Bob McDonnell
Virginia Gov. Bob McDonnell speaks at the CPAC conference in Washington. Reuters/Joshua Roberts

Virginia Gov. Robert McDonnell issued a statement Wednesday calling on the state Legislature to soften a contentious bill that would require all women seeking abortions to undergo mandatory and potentially invasive ultrasounds first.

The statement was released after McDonnell's aides told The Washington Post the governor was reconsidering his support of the bill, which he had previously adamantly supported.

The legislation has set off a national furor, with supporters arguing the ultrasound is a medically necessary procedure, while opponents argue that the potential requirement for intrusive transvaginal ultrasounds is tantamount to state-sponsored rape.

In a statement, McDonnell said that after consulting with a variety of lawmakers, physicians, attorneys, advocacy groups and Virginia residents, he has determined there is no need for a direct statute calling for the transvaginal ultrasound unless a doctor recommends it for medical reasons.

Mandating an invasive procedure in order to give informed consent is not a proper role for the state. No person should be directed to undergo an invasive procedure by the state, without their consent, as a precondition to another medical procedure, read the statement.

McDonnell wrote that he has recommended a series of amendments to the bill to the state's General Assembly. In particular, he is requesting that lawmakers introduce amendments that explicitly state that no woman will be forced to undergo transvaginal ultrasounds against their will, as well another measure stating that only external ultrasounds will be required to determine a fetus' gestational age.

The full text of the statement is as follows:

I am pro-life. I believe deeply in the sanctity of innocent human life and believe governments have a duty to protect human life. The more our society embraces a culture of life for all people, the better country we will have. Over the course of my 20-year career in elected office, I have been glad to play a leading role in putting in place common-sense policies that protect and defend innocent human life in the Commonwealth. One of those bills was Virginia's informed consent statute, of which I was the chief patron in the House of Delegates, finally seeing its passage in 2001. This session, the General Assembly is now considering amending this informed consent statute to include a requirement that any woman seeking an abortion receive an ultrasound in order to establish the gestational age for appropriate medical purposes, and to offer a woman the opportunity to voluntarily review that ultrasound prior to giving her legal informed consent to abortion.

Over the past days I have discussed the specific language of the proposed legislation with other governors, physicians, attorneys, legislators, advocacy groups, and citizens. It is apparent that several amendments to the proposed legislation are needed to address various medical and legal issues which have arisen. It is clear that in the majority of cases, a routine external, transabdominal ultrasound is sufficient to meet the bills stated purpose, that is, to determine gestational age. I have come to understand that the medical practice and standard of care currently guide physicians to use other procedures to find the gestational age of the child, when abdominal ultrasounds cannot do so. Determining gestational age is essential for legal reasons, to know the trimester of the pregnancy in order to comply with the law, and for medical reasons as well.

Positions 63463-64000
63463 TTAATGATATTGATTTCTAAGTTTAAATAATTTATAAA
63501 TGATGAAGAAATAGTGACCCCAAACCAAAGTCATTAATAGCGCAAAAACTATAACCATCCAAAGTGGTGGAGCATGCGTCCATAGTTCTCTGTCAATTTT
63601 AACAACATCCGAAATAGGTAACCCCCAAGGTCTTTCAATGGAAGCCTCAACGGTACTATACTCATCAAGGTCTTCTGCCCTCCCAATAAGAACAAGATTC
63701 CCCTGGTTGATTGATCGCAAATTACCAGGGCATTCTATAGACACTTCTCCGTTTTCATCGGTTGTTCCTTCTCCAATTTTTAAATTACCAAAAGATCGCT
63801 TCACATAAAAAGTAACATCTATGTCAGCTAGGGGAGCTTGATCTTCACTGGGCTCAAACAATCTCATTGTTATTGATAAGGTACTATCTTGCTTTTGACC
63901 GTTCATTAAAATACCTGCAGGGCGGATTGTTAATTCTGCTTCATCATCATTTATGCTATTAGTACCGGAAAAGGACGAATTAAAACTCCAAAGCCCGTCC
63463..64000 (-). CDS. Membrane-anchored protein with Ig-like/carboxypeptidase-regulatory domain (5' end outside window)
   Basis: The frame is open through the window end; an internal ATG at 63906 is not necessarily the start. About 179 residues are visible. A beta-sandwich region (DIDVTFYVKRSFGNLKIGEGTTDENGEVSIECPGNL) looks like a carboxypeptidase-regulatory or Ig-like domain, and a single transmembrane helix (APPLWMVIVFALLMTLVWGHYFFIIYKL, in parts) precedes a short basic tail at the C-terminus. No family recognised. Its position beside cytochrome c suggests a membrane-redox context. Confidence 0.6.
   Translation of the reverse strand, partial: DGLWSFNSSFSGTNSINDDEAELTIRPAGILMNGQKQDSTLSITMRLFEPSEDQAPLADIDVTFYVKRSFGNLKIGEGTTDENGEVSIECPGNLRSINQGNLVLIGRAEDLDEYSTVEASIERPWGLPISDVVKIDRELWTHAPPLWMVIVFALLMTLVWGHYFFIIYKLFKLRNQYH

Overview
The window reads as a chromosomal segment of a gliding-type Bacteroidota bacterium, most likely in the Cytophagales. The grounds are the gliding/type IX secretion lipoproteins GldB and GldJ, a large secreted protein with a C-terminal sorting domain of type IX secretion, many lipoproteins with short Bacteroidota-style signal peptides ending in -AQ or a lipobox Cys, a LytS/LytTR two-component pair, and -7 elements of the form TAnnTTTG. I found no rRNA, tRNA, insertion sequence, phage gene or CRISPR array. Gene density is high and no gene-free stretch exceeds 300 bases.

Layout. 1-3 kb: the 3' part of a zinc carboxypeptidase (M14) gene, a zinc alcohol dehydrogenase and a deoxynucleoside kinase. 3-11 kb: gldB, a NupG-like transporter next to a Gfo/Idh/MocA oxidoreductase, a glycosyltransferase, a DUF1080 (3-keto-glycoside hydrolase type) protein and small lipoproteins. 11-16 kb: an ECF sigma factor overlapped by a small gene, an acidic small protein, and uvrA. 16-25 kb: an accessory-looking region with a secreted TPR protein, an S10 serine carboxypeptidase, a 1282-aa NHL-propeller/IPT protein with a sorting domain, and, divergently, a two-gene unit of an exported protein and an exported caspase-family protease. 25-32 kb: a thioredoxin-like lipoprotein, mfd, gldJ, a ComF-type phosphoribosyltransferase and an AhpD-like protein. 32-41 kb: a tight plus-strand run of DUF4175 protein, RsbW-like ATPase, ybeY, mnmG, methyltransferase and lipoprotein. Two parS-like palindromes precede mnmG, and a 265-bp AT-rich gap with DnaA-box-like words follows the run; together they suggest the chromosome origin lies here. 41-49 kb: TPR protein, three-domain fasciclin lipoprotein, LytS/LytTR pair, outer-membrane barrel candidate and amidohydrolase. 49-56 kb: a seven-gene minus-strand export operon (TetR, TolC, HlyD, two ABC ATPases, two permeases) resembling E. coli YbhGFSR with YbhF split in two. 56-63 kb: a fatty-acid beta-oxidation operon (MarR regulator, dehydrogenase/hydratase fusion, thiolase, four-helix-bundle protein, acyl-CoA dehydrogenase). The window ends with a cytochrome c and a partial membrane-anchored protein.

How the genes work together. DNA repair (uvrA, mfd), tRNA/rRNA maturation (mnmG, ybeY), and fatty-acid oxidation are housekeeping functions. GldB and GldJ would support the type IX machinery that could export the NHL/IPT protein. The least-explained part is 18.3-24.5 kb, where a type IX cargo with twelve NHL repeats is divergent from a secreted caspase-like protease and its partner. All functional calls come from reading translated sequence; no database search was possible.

Thus, having looked at the current proposal, I believe there is no need to direct by statute that further invasive ultrasound procedures be done. Mandating an invasive procedure in order to give informed consent is not a proper role for the state. No person should be directed to undergo an invasive procedure by the state, without their consent, as a precondition to another medical procedure.

For this reason, I have recommended to the General Assembly a series of amendments to this bill. I am requesting that the General Assembly amend this bill to explicitly state that no woman in Virginia will have to undergo a transvaginal ultrasound involuntarily. I am asking the General Assembly to state in this legislation that only a transabdominal, or external, ultrasound will be required to satisfy the requirements to determine gestational age. Should a doctor determine that another form of ultrasound may be necessary to provide the necessary images and information that will be an issue for the doctor and the patient. The government will have no role in that medical decision.

I have requested other amendments that help clarify the purposes of the bill and reflect a better understanding of prevailing medical practices. It is my hope that the members of the General Assembly will act favorably upon these recommendations from our office. We will await their action prior to making any further comments on this matter.